The Musketeers of Pig Alley

The Musketeers of Pig Alley
Directed by D. W. Griffith
Written by D. W. Griffith
Anita Loos
Starring Elmer Booth
Lillian Gish
Clara T. Bracy
Walter Miller
Music by Robert Israel
Distributed by General Film Company
Release dates
  • October 31, 1912 (1912-10-31)
  • November 5, 1915 (1915-11-05) (U.S.)
Running time
17 minutes (16 frames per second)
Country United States
Language Silent film
English intertitles

The Musketeers of Pig Alley is a 1912 American short drama film credited as the first gangster film in history. It is directed by D. W. Griffith and written by Griffith and Anita Loos. It is also credited for its early use of follow focus, a fundamental tool in cinematography.[1]

The film was released on October 31, 1912 and re-released on November 5, 1915 in the United States. The film was shot in Fort Lee, New Jersey where many other early film studios in America's first motion picture industry were based at the beginning of the 20th century.[2][3][4] Location shots in New York City reportedly used actual street gang members as extras during the film.

It was also shown in Leeds Film Festival in November 2008, as part of Back to the Electric Palace, with live music by Gabriel Prokofiev, performed in partnership with Opera North.


The film is about a poor married couple living in New York City. The husband works as a musician and must often travel for work. When returning, his wallet is taken by a gangster. His wife goes to a ball where a man tries to drug her, but his attempt is stopped by the same man who robbed the husband. The two criminals become rivals, and a shootout ensues. The husband gets caught in the shootout and recognizes one of the men as the gangster who took his money. The husband sneaks his wallet back and the gangster goes to safety in the couple's apartment. Policemen track the gangster down but the wife gives him a false alibi.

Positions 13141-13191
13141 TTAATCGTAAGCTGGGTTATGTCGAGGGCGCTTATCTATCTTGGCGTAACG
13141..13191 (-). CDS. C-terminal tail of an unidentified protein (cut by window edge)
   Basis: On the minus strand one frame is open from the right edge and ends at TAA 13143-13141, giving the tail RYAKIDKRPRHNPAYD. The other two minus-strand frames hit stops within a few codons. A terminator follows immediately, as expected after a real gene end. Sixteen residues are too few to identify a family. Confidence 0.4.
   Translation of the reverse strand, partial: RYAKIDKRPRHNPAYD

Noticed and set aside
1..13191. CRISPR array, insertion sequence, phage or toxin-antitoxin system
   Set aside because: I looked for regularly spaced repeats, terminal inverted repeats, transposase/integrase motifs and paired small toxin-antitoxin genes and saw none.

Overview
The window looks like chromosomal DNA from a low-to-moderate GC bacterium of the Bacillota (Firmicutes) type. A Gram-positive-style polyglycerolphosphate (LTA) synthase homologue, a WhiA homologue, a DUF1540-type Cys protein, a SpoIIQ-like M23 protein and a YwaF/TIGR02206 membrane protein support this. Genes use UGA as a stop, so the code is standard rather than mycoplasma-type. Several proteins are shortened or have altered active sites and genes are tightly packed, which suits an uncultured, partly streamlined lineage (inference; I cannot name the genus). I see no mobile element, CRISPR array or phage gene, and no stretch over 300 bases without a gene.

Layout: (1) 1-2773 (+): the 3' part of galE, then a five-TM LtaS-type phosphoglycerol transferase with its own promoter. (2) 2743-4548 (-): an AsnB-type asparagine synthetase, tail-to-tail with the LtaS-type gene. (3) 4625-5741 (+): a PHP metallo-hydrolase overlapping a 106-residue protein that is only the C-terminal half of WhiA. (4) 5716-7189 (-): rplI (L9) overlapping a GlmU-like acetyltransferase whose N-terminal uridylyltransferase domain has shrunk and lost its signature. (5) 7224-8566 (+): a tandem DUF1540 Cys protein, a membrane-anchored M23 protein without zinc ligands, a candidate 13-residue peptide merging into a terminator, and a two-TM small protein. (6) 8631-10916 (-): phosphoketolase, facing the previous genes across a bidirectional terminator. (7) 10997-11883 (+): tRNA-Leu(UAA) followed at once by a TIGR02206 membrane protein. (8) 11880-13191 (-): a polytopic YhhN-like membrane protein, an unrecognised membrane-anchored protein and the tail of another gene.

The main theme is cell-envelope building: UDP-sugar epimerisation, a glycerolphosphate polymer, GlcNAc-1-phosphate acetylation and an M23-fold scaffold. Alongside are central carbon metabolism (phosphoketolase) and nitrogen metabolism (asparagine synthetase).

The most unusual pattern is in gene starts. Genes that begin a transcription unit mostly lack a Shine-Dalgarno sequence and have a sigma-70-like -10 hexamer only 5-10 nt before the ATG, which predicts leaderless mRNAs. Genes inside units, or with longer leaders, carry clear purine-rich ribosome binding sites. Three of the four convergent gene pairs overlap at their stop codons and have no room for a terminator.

The Musketeers of Pig Alley is probably the first ever film about organised crime.

In his book The Movie Stars, film historian Richard Griffith wrote of the scene where Lillian Gish passes another woman on the street (pictured):

Griffith's camera in this scene happened to focus on the unforgettable face of the nameless girl

in the center of the shot- and a murmurous wave swept audiences at this point in the film whenever it was shown. No one knows what became of this particular extra, but such raw material, and such camera accidents, became the stuff of stardom later on."[5]

In fact, the girl is Dorothy Gish, Lillian's sister.

In the Cold Case episode Torn (Season 4.21) Lily sees the victim of a 1919 homicide in an homage to the scene of Lillian Gish passing another woman on the street (pictured).

See also


  2. Koszarski, Richard (2004), Fort Lee: The Film Town, Rome, Italy: John Libbey Publishing -CIC srl, ISBN 0-86196-653-8
  3. "Studios and Films". Fort Lee Film Commission. Retrieved 2011-05-30.
  4. Fort Lee Film Commission (2006), Fort Lee Birthplace of the Motion Picture Industry, Arcadia Publishing, ISBN 0-7385-4501-5
  5. The Movie Stars Richard Griffith Doubleday and Company Inc. 72-126382 Copyright 1970
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